Washington Monthly hits it out of the park.
It turns out I wound up at a good college for me, but there was nothing about my so-called “search” 23 years ago that would have ensured that. I applied early to and was rejected from a school I chose mainly because my boyfriend went there. Later, in the midst of a lengthy stretch of college visits, I was struck by how the tour guide at one school, which I knew of only because my best friend’s dad had gone there, received a never-ending stream of enthusiastic hellos.
Everyone on campus genuinely seemed to be her friend, despite a look that would have belonged only to outcasts in my high school: chubby, awkward, ringlets, which turned out to be an East Coast hallmark unknown to me and my Jewish, Midwestern peers; all of us still brushed our curls into frizz.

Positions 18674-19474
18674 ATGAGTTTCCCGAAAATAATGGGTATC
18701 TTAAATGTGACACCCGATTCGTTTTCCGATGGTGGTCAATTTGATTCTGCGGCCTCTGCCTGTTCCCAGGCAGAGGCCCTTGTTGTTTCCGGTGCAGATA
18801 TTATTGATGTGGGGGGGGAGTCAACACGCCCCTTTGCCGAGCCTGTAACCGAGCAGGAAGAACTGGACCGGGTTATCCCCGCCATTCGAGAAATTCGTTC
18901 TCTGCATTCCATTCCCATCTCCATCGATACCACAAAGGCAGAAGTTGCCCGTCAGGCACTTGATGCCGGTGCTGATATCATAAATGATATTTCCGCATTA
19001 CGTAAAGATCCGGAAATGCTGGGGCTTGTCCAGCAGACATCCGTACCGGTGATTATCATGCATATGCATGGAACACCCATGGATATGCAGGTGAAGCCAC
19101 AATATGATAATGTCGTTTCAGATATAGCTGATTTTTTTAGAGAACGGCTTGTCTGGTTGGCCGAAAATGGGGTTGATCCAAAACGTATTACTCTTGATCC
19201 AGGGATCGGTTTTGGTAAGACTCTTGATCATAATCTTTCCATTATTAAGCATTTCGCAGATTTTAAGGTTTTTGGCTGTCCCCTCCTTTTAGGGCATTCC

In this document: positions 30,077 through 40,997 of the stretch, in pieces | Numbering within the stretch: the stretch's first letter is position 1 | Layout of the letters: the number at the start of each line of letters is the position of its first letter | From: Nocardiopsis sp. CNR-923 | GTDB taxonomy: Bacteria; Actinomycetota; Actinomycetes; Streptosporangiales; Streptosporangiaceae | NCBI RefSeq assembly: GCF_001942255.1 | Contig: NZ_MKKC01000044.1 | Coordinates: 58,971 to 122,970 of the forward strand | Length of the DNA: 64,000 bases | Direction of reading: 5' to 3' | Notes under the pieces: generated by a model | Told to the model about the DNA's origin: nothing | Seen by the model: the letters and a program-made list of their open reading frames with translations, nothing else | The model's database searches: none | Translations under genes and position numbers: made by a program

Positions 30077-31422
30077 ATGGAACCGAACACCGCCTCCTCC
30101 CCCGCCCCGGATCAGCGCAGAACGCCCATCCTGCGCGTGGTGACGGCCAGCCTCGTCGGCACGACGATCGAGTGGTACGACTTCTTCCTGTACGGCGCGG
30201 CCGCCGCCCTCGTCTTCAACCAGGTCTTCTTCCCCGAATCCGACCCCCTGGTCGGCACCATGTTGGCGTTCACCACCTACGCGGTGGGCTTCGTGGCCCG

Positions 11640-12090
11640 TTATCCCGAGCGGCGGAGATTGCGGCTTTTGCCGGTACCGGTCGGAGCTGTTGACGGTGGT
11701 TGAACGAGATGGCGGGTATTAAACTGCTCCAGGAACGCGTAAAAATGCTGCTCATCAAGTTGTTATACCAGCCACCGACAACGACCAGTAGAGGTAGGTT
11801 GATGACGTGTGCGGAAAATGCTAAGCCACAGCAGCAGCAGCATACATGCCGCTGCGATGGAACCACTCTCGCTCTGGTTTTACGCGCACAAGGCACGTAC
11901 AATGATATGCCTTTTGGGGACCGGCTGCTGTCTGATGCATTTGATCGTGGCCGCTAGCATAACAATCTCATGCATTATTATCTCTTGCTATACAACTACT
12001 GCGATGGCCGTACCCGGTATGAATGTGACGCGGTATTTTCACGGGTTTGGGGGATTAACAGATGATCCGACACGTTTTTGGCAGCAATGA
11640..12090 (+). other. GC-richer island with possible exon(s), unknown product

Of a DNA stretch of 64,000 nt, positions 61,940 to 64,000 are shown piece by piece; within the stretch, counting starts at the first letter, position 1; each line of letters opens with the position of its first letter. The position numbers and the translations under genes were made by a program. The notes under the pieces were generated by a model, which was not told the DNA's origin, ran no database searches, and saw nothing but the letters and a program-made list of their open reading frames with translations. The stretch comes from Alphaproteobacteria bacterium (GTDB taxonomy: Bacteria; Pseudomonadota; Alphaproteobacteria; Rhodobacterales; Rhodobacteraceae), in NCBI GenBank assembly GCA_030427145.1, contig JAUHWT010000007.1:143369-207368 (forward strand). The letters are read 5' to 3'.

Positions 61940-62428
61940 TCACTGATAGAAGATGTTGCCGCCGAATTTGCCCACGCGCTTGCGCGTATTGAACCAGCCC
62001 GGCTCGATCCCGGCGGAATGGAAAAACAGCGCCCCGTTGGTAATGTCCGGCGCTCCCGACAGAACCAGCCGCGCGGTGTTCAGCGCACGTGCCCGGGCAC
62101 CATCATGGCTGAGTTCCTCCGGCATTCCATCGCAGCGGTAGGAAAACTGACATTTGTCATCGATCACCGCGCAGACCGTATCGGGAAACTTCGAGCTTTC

That the ease of a nerdy tour guide sold me on what now is my alma mater supports what we basically all know: Teenagers with the means to actually have a choice tend to pick colleges more on a vibe than anything else. What we didn’t know, but now do, thanks to Eric Hoover’s piece in the new college issue of Washington Monthly: Colleges these days are taking a page from marketers in order to manufacture that vibe.
This Washington Monthly is a can’t-miss issue. Check out Erin Carlyle on a trade school that trains students for trades that haven’t been invented yet, Kevin Carey on a new public college that has created an innovative—and cheap!—way to educate future doctors, Daniel Luzier on the pursuit of trophy educations and especially (if you can stand a depressive funk clouding your next hour) Ben Miller and Phuong Ly on the travesty of schools that utterly fail to graduate their students.